Tag: Grants for female artists 2020

Dance grants for individuals

Evan Zwisler is a NYC-based musician who is most notably known for his work with The Values as a songwriter and guitarist. He is an active member of the Brooklyn music scene, throwing fundraisers and organizing compilations for Planned Parenthood and the Anti-Violence Project. He started playing music in the underground punk scene of Shanghai with various local bands when he was in high school before going to California for college and finally moving to New York in 2012.

The Scottish duo of Michael Sandison and Marcus Eoin known as Boards of Canada is one of the most influential production teams in electronic music history. The sounds they conjure from their synthesizers and samplers are nothing if not evocative: of half-remembered childhoods, warbly analog recording mediums, reality-bending psychedelic experiences, and so on.

Continue reading “Dance grants for individuals”

Performing arts grants for schools

“The situation with PledgeMusic is incredibly heartbreaking for musicians and their fans,” says Bandzoogle’s Director of Artist & Industry Outreach, Dave Cool. “And it’s yet another reminder that as an industry, we need to do much better by the musicians we’re trying to help. With Bandzoogle, artists can be assured that any money their fans pledge to their campaigns is reaching them directly, and immediately.”

The Headliners Club is kind of like a “build your own customized course.” If you need help on a specific project that doesn’t quite fit within one of our courses, you’ll be able to work with a Soundfly Mentor one-on-one to create a customized one-month learning program specifically tailored to your needs and goals.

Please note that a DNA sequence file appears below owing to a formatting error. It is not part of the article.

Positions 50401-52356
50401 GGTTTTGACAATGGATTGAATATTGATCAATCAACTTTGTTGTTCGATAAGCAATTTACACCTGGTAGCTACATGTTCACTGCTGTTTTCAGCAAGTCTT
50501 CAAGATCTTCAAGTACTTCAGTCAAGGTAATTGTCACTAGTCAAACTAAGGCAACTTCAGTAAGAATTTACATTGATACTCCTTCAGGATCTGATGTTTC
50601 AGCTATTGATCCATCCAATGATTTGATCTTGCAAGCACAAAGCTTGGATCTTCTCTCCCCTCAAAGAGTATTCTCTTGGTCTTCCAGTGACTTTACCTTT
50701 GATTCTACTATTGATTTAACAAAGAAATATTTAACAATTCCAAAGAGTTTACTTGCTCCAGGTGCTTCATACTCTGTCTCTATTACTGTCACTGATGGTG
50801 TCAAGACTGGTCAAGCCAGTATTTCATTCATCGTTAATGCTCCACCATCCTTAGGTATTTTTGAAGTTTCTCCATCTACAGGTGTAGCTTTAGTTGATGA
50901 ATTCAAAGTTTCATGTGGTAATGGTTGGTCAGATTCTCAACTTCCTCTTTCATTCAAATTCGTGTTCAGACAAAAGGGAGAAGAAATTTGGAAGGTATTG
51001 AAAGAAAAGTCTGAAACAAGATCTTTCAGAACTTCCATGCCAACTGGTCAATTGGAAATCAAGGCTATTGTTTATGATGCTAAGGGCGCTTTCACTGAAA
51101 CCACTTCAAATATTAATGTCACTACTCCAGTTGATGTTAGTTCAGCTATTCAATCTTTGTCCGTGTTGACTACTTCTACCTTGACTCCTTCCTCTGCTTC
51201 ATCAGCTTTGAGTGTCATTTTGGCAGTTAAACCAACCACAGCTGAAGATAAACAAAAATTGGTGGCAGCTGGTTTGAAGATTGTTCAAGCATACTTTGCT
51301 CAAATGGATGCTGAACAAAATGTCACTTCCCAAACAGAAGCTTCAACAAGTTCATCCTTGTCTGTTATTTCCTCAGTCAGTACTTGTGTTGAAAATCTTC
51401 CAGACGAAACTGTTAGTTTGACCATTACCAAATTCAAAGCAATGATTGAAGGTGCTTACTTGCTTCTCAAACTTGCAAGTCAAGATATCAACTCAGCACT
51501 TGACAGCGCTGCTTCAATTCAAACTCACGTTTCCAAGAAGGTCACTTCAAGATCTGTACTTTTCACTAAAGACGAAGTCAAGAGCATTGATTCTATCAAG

Continue reading “Performing arts grants for schools”

Grants for artists of color 2019

+ Pursue your dreams faster with a Soundfly Mentor! Share your music goals with us and we’ll pair you up with a professional musician, engineer, educator, or music industry veteran who will help you achieve them in a customized four-week session.

Born in Cambridge, England, Judith Weir’s musical path has been a very British one. Having studied with Sir John Taverner at an early age and later at King’s College Cambridge, Weir’s music proudly takes inspiration from British medieval history and the traditional folk arts of her parents’ homeland of Scotland. Another star-studded member of this list, Weir won an Ivor Novello Award in 2015 and a year earlier was appointed the first female Master of the Queen’s Music, a position which she currently holds for ten years, succeeding Sir Peter Maxwell Davis. True to her traditional roots and interests, Weir’s music has strong roots in British choral music, yet her output also includes eight operas, many orchestral works, chamber pieces, and solo instrumental pieces. If you’re after something modern and yet deeply rooted in tradition, I highly recommend the work of Dame Judith Weir.

Continue reading “Grants for artists of color 2019”

Real gangster rappers

Sorry if you weren’t there, but the late ’90s and early 2000s were fantastic. Once P2P was pioneered via Napster, the floodgates opened and the world of music sharing was here to stay. As an artist and a listener, my personal opinion is that we’ve regressed from that time. The problem with the P2P era, admittedly, was that artists were not getting remunerated for their recordings as disruptive tech eagerly pulled down the bloated major-label system. But, well, we’re still not getting paid that much anyway.

The complicated squiggles you see in real-world string vibrations are the mathematical sum of all these different harmonics. Each harmonic produces a different pitch, so when you play a note, you’re actually hearing many different pitches at once. It’s possible to isolate the different harmonics of a string and hear their individual pitches. Harmonics are very useful for tuning your guitar. They are also the basis of the whole Western tuning system generally.

Continue reading “Real gangster rappers”